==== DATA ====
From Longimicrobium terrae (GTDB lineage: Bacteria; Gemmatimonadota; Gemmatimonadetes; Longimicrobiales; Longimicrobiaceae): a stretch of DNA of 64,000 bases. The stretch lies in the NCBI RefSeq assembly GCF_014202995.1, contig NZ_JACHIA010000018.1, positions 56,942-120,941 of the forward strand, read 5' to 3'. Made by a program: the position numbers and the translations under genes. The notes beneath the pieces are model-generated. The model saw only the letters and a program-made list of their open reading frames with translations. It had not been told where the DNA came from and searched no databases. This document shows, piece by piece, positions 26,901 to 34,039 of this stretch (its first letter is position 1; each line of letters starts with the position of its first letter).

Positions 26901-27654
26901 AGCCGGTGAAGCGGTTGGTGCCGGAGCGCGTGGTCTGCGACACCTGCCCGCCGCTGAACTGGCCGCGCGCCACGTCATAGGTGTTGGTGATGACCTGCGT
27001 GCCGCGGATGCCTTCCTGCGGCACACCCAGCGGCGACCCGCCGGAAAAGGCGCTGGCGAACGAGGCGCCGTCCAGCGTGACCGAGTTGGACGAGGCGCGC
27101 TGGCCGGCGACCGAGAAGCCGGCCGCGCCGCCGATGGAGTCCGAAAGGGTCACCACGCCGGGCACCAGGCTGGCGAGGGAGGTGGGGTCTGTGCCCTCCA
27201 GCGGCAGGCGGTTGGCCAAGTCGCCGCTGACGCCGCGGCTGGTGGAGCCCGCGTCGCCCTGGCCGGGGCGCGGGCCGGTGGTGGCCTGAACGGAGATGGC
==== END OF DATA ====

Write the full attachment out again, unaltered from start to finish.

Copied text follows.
From Longimicrobium terrae (GTDB lineage: Bacteria; Gemmatimonadota; Gemmatimonadetes; Longimicrobiales; Longimicrobiaceae): a stretch of DNA of 64,000 bases. The stretch lies in the NCBI RefSeq assembly GCF_014202995.1, contig NZ_JACHIA010000018.1, positions 56,942-120,941 of the forward strand, read 5' to 3'. Made by a program: the position numbers and the translations under genes. The notes beneath the pieces are model-generated. The model saw only the letters and a program-made list of their open reading frames with translations. It had not been told where the DNA came from and searched no databases. This document shows, piece by piece, positions 26,901 to 34,039 of this stretch (its first letter is position 1; each line of letters starts with the position of its first letter).

Positions 26901-27654
26901 AGCCGGTGAAGCGGTTGGTGCCGGAGCGCGTGGTCTGCGACACCTGCCCGCCGCTGAACTGGCCGCGCGCCACGTCATAGGTGTTGGTGATGACCTGCGT
27001 GCCGCGGATGCCTTCCTGCGGCACACCCAGCGGCGACCCGCCGGAAAAGGCGCTGGCGAACGAGGCGCCGTCCAGCGTGACCGAGTTGGACGAGGCGCGC
27101 TGGCCGGCGACCGAGAAGCCGGCCGCGCCGCCGATGGAGTCCGAAAGGGTCACCACGCCGGGCACCAGGCTGGCGAGGGAGGTGGGGTCTGTGCCCTCCA
27201 GCGGCAGGCGGTTGGCCAAGTCGCCGCTGACGCCGCGGCTGGTGGAGCCCGCGTCGCCCTGGCCGGGGCGCGGGCCGGTGGTGGCCTGAACGGAGATGGC